Fid. & Deposit Co. of Maryland v. Ramsgate Corp., Inc., 2020 U.S. Dist. LEXIS 171701, 2020 WL 5604823 (E.D. Va. Sep. 18, 2020)
Following years of unsuccessful efforts to finalize approval of a subdivision’s infrastructure permits, a local building authority made a claim against the developer’s construction bond. The authority’s original claim was for $426,179. Following productive negotiations with the bonding company, however, the authority offered to settle for $80,000. On the advice of an outside consultant, the bonding company accepted the offer.
The bonding company then sought reimbursement from the developer pursuant to the bond indemnity agreement, under which the developer agreed to:
- exonerate, indemnify, and keep indemnified the Surety from and against any and all liability for losses and/or expenses of whatsoever kind or nature (including, but not limited to, interests, court costs and counsel fees) and from and against any and all such losses and/or expenses which the Surety may sustain and incur: (1) By reason of having executed or procured the execution of the Bonds.
The indemnity clause further provided that:
- [i]n the event of any payment by the Surety ... the Surety shall be entitled to charge for any and all disbursements made in good faith and about the matters herein contemplated by this Agreement under the belief that it is or was liable for the sums and amounts so disbursed, or that it was necessary or expedient to made such disbursements, whether or not such liability, necessity of expediency existed; and that the vouchers or other evidence of any such payments made by the Surety shall be prima facie evidence of the fact and amount of the liability to the Surety.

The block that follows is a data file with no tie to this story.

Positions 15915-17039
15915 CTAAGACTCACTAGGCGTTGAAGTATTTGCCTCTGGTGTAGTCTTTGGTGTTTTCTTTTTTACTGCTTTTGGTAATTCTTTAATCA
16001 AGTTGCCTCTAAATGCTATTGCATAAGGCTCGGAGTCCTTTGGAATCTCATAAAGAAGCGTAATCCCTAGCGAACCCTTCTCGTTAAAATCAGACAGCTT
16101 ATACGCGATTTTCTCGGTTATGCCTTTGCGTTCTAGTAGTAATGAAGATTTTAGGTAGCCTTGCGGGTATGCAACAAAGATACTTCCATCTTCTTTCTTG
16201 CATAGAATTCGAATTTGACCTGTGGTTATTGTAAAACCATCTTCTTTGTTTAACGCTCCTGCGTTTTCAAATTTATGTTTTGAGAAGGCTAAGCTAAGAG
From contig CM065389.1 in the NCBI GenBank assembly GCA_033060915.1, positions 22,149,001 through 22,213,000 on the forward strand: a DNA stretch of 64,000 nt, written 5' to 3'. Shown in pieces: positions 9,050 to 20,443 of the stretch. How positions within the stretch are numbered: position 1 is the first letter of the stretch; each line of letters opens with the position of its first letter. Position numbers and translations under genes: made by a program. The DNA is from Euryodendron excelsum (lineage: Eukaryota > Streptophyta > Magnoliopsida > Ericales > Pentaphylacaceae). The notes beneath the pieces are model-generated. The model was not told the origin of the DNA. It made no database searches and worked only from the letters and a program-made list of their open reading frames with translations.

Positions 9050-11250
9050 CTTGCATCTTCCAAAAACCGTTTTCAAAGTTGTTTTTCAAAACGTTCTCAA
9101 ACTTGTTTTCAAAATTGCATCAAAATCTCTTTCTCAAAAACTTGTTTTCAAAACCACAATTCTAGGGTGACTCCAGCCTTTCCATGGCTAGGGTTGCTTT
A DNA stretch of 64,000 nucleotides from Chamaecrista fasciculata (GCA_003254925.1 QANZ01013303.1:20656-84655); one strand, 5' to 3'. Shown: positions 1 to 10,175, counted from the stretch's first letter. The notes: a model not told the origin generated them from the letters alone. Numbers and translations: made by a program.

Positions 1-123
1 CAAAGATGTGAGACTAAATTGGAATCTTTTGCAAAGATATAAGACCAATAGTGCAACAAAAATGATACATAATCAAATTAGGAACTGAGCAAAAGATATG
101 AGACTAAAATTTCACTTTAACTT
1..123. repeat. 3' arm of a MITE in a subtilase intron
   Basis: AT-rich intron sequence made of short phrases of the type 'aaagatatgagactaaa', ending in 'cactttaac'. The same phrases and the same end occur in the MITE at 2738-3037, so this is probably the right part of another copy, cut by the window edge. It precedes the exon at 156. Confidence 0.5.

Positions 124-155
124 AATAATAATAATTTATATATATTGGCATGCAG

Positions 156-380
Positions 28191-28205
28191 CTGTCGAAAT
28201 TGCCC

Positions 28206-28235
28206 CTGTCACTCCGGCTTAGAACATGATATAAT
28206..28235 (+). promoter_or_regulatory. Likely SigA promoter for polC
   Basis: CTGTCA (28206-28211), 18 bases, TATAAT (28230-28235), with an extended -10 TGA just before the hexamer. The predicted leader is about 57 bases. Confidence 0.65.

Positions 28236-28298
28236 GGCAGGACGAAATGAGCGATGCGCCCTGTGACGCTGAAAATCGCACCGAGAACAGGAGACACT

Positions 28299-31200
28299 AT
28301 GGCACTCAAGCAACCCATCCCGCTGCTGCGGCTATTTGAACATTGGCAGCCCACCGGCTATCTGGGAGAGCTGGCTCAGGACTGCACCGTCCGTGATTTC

The developer argued that the bonding company had breached the parties’ agreement by paying the authority’s claim in bad faith, where it had an “absolute defense” to the authority’s bond claim under the statute of limitations. The developer took the position that, because the project for which the bond was issued had been “completed” more than five years earlier, the authority’s claim on the bond was time barred by any applicable statute of limitations. Consequently, the developer argued, the bonding company’s reimbursement claim was a nullity. The Court disagreed.
The Court first found that as a matter of law, paying a claim despite the availability of a possible defense does not establish a surety’s bad faith. The developer argued that a “statute of limitations defense” is different, because it is an “absolute bar” to action, unlike other affirmative defenses. Again, the Court disagreed.
A statute of limitations defense calls for two inquiries: (1) the length of the applicable limitations period and (2) the date the claim accrued—both of which were sharply disputed here. Accordingly, while a statute of limitations may have provided a strong defense, it was not guaranteed, or “absolute.” It follows that the bonding company’s choice to settle the authority’s claim—for significantly less than originally demanded—rather than pursue a possible statute of limitation’s defense, did not indicate “bad faith.” For that reason, the Court awarded judgment to the bonding company.